Belfast Telegraph

Climate activists stage protest at government department

The incident occurred at the Department of Climate Action and the Environment.

Members of Extinction Rebellion glue themselves together as they stage a protest at the Department of Communications, Climate Action and Environment in Dublin (Justin Farrelly/PA)
Members of Extinction Rebellion glue themselves together as they stage a protest at the Department of Communications, Climate Action and Environment in Dublin (Justin Farrelly/PA)

Climate activists descended on the Department of Climate Action and the Environment.

Five protesters arranged themselves around the front doors of the building on Dublin’s Adelaide Road, while the two on the outer edge superglued their palms to the glass panels.

The group sat on foam sheets and held pictures of their young children, nieces and nephews, who they say represent the generation who will suffer most from the governments “inaction” on climate.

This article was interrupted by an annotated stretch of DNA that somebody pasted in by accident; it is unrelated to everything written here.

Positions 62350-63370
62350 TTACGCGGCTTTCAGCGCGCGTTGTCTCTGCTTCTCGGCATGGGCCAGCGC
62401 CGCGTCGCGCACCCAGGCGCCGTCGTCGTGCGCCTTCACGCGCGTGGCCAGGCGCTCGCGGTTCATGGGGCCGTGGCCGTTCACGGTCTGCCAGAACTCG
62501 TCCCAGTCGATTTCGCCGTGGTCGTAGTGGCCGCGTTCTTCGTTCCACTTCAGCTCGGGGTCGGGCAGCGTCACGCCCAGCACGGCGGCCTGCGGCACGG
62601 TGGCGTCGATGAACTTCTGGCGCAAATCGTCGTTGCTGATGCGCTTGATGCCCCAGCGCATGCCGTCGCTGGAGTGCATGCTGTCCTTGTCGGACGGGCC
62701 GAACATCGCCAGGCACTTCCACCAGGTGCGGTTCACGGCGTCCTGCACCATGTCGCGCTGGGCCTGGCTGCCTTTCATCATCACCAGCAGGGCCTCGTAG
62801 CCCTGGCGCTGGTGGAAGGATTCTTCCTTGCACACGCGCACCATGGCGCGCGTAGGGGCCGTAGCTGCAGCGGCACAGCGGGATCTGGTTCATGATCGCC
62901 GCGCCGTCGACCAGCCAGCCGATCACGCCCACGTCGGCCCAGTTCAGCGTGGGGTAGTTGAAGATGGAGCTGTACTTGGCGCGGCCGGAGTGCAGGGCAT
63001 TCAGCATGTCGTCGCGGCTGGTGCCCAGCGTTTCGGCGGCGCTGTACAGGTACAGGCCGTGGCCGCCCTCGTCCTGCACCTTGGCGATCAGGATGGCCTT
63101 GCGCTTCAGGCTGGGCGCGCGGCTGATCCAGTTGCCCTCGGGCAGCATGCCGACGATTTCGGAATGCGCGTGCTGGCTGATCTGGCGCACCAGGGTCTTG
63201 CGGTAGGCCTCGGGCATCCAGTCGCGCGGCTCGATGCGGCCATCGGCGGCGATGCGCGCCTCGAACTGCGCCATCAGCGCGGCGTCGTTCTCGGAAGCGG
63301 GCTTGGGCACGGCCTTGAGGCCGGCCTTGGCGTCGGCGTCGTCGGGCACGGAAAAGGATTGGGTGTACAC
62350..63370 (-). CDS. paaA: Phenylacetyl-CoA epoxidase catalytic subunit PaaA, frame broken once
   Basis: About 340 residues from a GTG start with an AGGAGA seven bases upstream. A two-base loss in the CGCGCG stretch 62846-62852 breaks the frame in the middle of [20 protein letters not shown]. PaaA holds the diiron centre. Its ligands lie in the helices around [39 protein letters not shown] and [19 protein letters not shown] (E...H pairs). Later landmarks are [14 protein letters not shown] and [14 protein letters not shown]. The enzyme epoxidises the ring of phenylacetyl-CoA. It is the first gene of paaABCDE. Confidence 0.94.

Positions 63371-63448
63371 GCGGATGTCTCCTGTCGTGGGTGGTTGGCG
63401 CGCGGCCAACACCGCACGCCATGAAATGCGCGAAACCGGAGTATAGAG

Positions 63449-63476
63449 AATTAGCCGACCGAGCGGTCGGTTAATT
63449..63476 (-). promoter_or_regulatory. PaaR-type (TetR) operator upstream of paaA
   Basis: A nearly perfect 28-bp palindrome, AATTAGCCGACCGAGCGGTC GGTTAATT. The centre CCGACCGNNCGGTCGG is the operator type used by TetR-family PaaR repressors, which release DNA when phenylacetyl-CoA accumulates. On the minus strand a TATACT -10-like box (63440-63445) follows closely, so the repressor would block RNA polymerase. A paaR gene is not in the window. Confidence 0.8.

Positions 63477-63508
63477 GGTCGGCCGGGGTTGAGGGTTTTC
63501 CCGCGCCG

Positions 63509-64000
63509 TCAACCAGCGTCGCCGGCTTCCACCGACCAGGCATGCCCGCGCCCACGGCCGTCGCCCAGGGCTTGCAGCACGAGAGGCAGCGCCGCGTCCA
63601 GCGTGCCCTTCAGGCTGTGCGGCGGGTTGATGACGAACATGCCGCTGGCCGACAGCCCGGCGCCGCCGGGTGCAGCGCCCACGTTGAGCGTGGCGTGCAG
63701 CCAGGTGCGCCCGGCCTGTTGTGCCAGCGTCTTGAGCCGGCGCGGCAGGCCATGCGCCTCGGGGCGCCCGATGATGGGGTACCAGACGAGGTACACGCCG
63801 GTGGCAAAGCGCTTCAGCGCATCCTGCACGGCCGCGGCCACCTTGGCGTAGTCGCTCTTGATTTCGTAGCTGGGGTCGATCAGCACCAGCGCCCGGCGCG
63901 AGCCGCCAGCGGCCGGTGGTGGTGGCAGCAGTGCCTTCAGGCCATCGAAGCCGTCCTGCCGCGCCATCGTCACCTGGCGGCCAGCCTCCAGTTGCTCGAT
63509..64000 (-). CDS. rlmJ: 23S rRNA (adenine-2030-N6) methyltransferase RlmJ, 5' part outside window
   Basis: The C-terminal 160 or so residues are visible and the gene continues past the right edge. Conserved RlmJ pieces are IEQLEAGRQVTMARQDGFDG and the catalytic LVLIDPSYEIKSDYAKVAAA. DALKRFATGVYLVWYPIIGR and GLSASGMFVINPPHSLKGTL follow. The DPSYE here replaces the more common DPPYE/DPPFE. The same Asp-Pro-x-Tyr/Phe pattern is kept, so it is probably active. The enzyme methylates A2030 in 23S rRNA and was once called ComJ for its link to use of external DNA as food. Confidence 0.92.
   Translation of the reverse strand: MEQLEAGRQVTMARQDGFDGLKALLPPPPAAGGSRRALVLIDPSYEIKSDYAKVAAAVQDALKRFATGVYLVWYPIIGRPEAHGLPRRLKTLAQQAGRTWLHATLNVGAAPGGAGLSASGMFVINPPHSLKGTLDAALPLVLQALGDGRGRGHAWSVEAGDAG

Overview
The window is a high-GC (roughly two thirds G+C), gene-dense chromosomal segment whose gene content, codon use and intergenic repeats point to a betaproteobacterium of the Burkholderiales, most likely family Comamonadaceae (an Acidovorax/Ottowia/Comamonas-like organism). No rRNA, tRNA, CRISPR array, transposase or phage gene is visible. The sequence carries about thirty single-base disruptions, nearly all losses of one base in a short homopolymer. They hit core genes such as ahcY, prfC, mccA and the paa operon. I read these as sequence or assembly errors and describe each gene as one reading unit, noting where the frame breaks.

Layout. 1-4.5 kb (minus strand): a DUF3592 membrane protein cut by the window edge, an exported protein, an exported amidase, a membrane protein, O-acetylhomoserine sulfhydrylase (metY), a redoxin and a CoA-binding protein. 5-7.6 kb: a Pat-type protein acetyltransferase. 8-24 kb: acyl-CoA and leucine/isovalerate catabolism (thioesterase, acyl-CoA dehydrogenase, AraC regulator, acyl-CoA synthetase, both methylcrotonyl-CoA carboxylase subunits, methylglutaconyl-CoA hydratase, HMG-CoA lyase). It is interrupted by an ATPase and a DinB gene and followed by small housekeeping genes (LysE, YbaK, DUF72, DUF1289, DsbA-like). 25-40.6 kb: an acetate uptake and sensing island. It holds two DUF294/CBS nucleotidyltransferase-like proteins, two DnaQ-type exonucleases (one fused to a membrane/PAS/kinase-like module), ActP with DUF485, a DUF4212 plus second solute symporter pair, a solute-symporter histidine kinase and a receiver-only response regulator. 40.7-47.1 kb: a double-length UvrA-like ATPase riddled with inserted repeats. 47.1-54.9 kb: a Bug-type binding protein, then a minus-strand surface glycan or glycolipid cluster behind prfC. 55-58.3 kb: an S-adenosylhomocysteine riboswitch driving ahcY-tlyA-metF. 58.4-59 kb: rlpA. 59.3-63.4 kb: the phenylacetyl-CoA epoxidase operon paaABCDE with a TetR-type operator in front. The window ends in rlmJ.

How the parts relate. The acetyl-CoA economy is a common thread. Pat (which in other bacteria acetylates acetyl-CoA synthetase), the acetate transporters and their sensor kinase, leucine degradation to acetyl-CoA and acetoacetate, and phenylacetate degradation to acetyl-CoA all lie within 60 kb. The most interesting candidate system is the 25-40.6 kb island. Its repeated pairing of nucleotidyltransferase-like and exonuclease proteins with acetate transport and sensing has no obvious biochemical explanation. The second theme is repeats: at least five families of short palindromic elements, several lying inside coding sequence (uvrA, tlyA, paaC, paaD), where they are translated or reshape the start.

Gardai arrived at the building after the first hour and spoke with organisers, telling them they had “no plans to give them any PR” by removing them, but did make inquiries about the type of glue they had used.

TD Brid Smith arrived to support the group, and said that young people were “shouting and screaming” about climate change and being “ignored by the government”.

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Members of Extinction Rebellion glue themselves together (Justin Farrelly/AP)

“This is the department of inaction, because anything they say they will do has to be taken with a dose of hypocrisy,” she said.

“They are being lobbied heavily by the oil and gas industry, one of the most powerful industries in the world.

“The protest here is so important because we can’t let them away with that.

“This is a climate emergency and we’re seeing it on a daily basis.”

Ms Smith added she is considering legal action against the government for blocking the Climate Emergency Bill.

“We’re talking about taking action to the High Court on three or four different grounds, on the grounds of democracy, inaccuracies, how the licensing system works, and on the grounds of the climate emergency itself which is the most obvious one, and we’ll be looking for a judicial review on it.”

PA

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